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Dash-Top Swami
By Steve Casimiro 
Photo: The Garmin 376 C
  1 of 1

The latest gps tech knows the way—and the conditions—ahead. 

The Utah desert skies were clear, with no sign of impending weather. But summer is flash-flood season in canyon country, and as I drove my kids to Upper Calf Creek Falls for a day hike, I was wishing I'd double-checked the forecast back in Escalante. Instead I decided to fire up Garmin's new 376C dash-top navigation system. Scrolling past links to state maps and our route to the trailhead, I landed on a unique feature: the weather page. There, as vivid as a Weather Channel graphic, was an animated satellite image with clouds over Texas and fog off California. As I dialed into Utah, I checked local wind speeds, lightning strikes, storm warnings, even the two-day forecast—the 376C promised clear sailing.
 
Just a few years ago GPS technology was great only for folks who could think in coordinates, but a new breed of products is plowing into the mainstream. Not only are units easier to use, with larger memories, more preloaded maps, and superflashy displays, they're integrating functions that are tuned in to everyday needs. The Garmin's full-color, in-motion weather maps are one example, but there are plenty of others: minute-to-minute updates on road conditions, 200-plus channels of satellite radio, and some hush-hush extras like integrated MP3 players and Wi-Fi that manufacturers are just starting to bring to the U.S. 
 
Now With John Cleese
 A quick refresher: Like most GPS units, dash-top navigation systems triangulate location through a network of satellites and use them to plot your position and course on a map. Though the Garmin does that very well—and while its weather service can literally be a lifesaver for backcountry and marine travelers—TomTom's Go 300 is generating the biggest buzz in navigation. Why? Along with point-to-point directions, the TomTom offers (for an additional $5 a month) real-time traffic reports and a function that detours you around nasty jams.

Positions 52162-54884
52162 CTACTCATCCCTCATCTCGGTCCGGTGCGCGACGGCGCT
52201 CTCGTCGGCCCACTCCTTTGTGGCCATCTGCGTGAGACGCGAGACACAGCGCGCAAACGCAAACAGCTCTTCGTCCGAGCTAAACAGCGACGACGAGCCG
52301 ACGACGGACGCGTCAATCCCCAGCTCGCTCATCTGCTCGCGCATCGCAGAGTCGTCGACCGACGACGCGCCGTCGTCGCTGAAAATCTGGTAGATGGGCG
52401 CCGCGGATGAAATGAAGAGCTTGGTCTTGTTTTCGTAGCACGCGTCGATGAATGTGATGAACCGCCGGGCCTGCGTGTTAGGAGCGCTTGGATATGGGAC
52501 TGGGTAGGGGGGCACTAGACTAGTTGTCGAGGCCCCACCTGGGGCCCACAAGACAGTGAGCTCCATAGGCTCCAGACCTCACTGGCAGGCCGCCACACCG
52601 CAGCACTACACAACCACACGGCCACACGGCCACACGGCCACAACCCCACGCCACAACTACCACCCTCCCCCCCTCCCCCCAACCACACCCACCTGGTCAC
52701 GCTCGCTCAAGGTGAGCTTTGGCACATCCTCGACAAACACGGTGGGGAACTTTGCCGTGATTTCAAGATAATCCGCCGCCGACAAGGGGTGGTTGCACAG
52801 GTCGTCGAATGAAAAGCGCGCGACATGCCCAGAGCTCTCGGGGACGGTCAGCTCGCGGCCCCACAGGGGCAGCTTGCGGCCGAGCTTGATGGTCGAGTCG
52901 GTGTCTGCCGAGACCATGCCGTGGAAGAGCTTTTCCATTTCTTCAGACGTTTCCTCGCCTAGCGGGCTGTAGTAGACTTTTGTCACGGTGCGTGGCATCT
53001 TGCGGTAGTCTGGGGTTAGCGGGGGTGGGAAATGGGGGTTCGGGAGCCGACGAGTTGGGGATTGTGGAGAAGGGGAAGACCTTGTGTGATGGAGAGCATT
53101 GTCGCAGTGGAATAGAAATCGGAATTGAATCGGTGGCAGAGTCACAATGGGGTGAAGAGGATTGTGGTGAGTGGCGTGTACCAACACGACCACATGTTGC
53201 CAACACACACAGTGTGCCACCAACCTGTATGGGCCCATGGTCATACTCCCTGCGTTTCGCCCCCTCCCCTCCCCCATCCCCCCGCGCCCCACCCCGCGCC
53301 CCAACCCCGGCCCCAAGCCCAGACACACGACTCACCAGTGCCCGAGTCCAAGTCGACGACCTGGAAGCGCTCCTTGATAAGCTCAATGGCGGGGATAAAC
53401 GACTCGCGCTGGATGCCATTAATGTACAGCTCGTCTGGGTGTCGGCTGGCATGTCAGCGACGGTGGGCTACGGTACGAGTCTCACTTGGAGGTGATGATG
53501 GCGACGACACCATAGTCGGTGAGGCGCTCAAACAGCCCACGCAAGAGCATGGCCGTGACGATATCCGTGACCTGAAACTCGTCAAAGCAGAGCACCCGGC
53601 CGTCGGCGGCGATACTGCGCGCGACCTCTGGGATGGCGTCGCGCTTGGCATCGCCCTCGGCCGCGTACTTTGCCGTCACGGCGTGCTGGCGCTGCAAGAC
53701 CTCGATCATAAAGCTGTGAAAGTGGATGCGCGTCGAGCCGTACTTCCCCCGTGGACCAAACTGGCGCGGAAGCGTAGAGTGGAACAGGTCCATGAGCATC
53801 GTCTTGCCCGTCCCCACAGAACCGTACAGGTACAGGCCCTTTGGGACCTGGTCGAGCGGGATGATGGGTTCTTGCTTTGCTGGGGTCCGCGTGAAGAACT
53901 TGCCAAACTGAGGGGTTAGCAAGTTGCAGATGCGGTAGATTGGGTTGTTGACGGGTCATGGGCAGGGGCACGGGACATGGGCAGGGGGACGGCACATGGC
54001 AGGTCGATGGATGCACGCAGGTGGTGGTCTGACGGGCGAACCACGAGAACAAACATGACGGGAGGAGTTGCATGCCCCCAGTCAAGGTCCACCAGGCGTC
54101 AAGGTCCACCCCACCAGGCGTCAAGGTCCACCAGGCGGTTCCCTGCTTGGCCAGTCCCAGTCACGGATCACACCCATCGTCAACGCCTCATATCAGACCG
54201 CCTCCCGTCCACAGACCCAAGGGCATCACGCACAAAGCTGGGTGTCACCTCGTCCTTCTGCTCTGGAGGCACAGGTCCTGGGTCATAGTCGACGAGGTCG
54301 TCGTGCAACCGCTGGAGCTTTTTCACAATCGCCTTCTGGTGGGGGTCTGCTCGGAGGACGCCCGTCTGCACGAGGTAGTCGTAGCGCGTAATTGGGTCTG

Finding a route on the TomTom is simple. Plug in an address on the touch screen (my seven-year-old did it without reading the manual) and wait for the directions to be delivered in your language and voice of choice (John Cleese will be one downloadable option), along with a nifty angled view of the road ahead. Very cool. Not so cool, though, are the integrated real-time traffic reports. The function works by accessing the Internet through your Bluetooth-enabled cell phone, which, providing you have one of the few that interface with the TomTom, is a hassle. Furthermore, it only works sporadically; to get any reports at all, I had to tinker with the machine constantly. My take: If you like the TomTom, get it because as a dash-top navigator it's top-notch, but wait until the bugs are worked out to sign up for the traffic reports.
 
In the future, expect to see more features packed into smaller devices and ever more useful maps (Sony has a 3-D model available only in Japan). But there's no reason not to put one on your dash right now. I once considered GPS to be a luxury, but driving home from Utah I came upon a ten-mile-long backup outside Barstow, California. A quick glance at the Garmin revealed an escape route my paper atlas omitted, which saved me—and my exhausted kids in the backseat—an hour or more. That alone is worth it.
 
World in your hand
 
tomtom go 300
 
The gold standard for simplicity and utility in dash-top systems, the Go 300 ($699; www.tomtom.com) includes a new service that provides real-time traffic reports and automatic rerouting around road and highway congestion.
 
earthmate blue logger gps
 
For Bluetooth-enabled PDA owners, the Blue Logger ($250, including maps; www.delorme.com) is the budget alternative to dash-top systems. Street and topo maps are included.
 
Magellan explorist 600
 
Though it lacks real-time traffic and weather updates, the eXplorist 600 ($450; www.magellangps.com) is still the class act of portable backcountry GPS units.
 
 

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